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Tyron Woodley has always been honest about his progress and potential as a fighter.
During his Strikeforce days, the Ferguson, Missouri native was clear that he was a work in progress – a fighter on the way up that was steadily putting it all together with designs on lording over the division once everything clicked into place. He never got the chance to face Nick Diaz like he wanted, and when he did square off with Nate Marquardt for the vacant belt, he caught the first professional loss of his career in a wildly entertaining fight that ultimately improved his stock overall.
It continued to rise when he landed in the Octagon seven months later and starched Jay Hieron in 36 seconds. A guy with a collegiate wrestling pedigree from a Division I powerhouse with blistering power? Woodley quickly became someone fans looked to as a future contender in the 170-pound ranks, but since then, “The Chosen One” has struggled to find consistency from fight to fight, and he’ll be the first to admit it.
“I always say this is ‘The New Tyron’ and then I’ll go out there and I’ll do a fight where it will look like I’m dangling around,” Woodley, who squares off with former Big 12 rival Johny Hendricks in a pivotal welterweight pairing Saturday evening at UFC 192 in Houston, laughed. “I’m very honest about my progression, and honest about who I am as a fighter. Everybody knows what I’m capable of – that’s one good thing – and sometimes it’s best when you know what you’re capable of and just keep working to put it all together.”
Over his first seven appearances in the Octagon, Woodley has compiled a 5-2 record, but for every impressive performance, there has been a less than stellar showing that follows and brings his momentum to a screeching halt.
Dominant victories over Josh Koscheck and Carlos Condit were followed by a one-sided loss to Rory MacDonald where the 33-year-old contender seemed incapable of pulling the trigger. Even though his last two appearances both resulted in wins, they too illustrate the peaks and valleys in Woodley’s performances, as he travelled to Macau to drop Dong Hyun Kim in 61 seconds, only to struggle to a split decision victory over Kelvin Gastelum five months later, despite the fact that the former TUF winner missed weight by a wide margin and had a miserable fight week experience as a whole.
One of the things Woodley has addressed in his ongoing quest for consistency is finding coaches that can be in his corner and work with him on a regular basis.
“I think it comes with repetition, consistency and a coach constantly monitoring me,” said Woodley, who has been lobbying for the opportunity to face the former welterweight champion Hendricks for quite some time and finally gets his wish this weekend.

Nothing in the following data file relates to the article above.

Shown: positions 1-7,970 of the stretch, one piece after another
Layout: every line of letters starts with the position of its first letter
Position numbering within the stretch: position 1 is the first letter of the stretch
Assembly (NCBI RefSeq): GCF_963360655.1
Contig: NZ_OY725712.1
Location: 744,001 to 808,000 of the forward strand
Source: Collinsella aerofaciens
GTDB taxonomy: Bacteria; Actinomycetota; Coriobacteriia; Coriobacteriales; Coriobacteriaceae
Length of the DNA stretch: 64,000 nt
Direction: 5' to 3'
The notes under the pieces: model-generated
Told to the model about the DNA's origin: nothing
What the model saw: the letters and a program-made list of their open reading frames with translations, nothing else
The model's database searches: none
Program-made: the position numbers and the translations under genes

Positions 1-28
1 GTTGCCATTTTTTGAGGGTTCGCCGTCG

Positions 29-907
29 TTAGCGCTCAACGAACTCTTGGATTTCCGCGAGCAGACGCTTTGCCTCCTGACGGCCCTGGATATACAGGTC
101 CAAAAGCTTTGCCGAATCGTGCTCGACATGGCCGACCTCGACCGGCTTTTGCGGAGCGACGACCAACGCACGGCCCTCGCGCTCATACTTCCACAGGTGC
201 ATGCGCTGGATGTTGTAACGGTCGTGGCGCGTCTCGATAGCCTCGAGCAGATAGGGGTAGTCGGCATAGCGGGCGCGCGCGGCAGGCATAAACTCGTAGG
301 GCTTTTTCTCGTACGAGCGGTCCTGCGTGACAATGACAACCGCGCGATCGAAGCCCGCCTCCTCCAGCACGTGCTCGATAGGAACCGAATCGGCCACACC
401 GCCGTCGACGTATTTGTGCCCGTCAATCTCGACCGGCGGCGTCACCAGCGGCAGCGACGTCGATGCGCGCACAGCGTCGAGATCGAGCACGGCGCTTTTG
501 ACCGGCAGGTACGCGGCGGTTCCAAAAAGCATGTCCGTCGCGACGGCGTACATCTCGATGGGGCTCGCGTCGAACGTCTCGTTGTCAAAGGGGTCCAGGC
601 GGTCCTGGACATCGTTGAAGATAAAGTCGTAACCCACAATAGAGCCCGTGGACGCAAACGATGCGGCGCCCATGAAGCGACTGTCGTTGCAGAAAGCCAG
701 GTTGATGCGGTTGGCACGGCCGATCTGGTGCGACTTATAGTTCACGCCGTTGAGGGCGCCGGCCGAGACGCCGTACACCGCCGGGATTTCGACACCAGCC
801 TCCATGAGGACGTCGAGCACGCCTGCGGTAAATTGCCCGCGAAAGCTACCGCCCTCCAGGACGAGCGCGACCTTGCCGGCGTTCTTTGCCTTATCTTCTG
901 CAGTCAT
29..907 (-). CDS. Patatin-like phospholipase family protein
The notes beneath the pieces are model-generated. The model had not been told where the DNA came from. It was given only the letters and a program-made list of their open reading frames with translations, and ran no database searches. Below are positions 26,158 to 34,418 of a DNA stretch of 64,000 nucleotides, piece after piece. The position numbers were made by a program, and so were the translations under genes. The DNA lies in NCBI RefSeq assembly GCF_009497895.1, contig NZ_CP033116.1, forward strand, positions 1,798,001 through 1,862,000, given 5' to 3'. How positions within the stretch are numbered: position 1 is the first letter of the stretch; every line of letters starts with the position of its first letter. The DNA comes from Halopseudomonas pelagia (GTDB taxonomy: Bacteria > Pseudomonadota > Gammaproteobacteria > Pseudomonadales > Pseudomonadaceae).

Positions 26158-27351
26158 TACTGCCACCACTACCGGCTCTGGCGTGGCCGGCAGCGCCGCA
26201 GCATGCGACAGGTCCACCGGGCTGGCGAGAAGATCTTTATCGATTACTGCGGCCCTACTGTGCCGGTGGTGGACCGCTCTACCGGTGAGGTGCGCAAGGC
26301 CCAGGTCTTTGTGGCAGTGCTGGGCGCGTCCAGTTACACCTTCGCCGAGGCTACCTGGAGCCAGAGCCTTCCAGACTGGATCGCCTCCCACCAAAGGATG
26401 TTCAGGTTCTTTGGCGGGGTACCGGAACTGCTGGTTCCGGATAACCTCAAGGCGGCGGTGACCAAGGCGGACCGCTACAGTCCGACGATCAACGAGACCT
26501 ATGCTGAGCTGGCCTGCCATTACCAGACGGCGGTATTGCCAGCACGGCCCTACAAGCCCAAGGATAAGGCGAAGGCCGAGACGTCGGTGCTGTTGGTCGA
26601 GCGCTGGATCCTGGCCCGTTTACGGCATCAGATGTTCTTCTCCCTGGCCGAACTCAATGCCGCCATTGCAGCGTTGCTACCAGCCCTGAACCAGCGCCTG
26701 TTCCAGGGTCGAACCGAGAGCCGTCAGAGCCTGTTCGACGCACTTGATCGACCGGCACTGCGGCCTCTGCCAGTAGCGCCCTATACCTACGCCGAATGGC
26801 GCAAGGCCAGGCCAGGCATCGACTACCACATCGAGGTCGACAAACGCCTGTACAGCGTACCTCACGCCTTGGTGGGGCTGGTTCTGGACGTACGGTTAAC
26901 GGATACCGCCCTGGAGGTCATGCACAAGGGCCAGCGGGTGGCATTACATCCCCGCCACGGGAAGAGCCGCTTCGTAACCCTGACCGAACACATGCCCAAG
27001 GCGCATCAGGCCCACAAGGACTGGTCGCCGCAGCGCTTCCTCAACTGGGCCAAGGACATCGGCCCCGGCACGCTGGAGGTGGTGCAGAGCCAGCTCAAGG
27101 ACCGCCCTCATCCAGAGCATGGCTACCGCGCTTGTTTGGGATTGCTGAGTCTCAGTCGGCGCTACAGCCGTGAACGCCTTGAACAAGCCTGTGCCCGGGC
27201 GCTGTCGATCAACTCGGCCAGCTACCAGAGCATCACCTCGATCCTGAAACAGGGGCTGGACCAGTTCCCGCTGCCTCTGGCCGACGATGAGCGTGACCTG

“I think fighters are consistently growing and I think most coaches already assume that I have it under control; they don’t think I want someone to step in and take over, when actually, that’s what I desire. I’m the only welterweight in the world that’s within the Top 20 that doesn’t have a coach every day. I just train hard every day. I’m so used to doing it by myself, but I’m just waiting on that person to step up.”
To that end, Woodley has made some changes and ventured away from American Top Team in order to find what he’s been looking for.
With long-time training partner and trusted veteran voice Din Thomas already in his corner, Woodley has started working with Duke Roufus in advance of his co-main event clash with Hendricks and while they haven’t been working together for long, the early returns have the welterweight hopeful excited and he has his son to thank for the connection.
“I was sitting at my house, me and Din – we started camp in St. Louis – and we were like, ‘Okay – what are we going to do? We’ve got to go somewhere today. We’re either going to go to Florida or we’re going to go to Milwaukee,’” began Woodley, explaining his path to putting in work at the Roufusport facility. “And my little 7-year-old son comes up like, ‘You should go up there and train with Ben (Askren) and Anthony (Pettis) and those guys.’”
Woodley, who was teammates with Askren at the University of Missouri, had been talking to Roufus’ two most decorated disciples about getting in work in Wisconsin for some time, but his son cast his vote in favor of heading north, not south, Woodley and Thomas shipped off without hesitation.
“So we jumped in the truck, packed up and said, ‘What’s the worst-case scenario? We go up there, we don’t like the training and we’re only six hours away, so we come back home.’ It was a leap of faith and I think every great thing comes with a big leap of faith and it was no different in that situation.
“I feel like I’ve known Duke forever and I have known Din forever and those guys have found a special spot in my heart,” Woodley continued, singing the praises of the duo you’ll see in his corner in Houston. “They’re not over the top – they should be because they’ve got all the experience, all the results with the fighters that they train, but they’re the guys that are the most modest, most willing to learn and they know my buttons.”
But make no mistake about it – Woodley still flies the American Top Team flag and has the full support of the only team he’s represented in the cage over the course of his career.
“I’ve never fought for another team,” stated Woodley, who started with the South Florida fight team as a “bag of bones” for the likes of Thomas, Yves Edwards and Thiago Alves as he puts it. “From the time I was an amateur until now, I’ve only fought for American Top Team.
“They know that ‘Hey, if Tyron feels comfortable with this guy and he’s going to get him to the next level, he’s always going to represent us well, so we’re not going to sweat it. We know where his heart’s at and we know where his loyalties lie.’”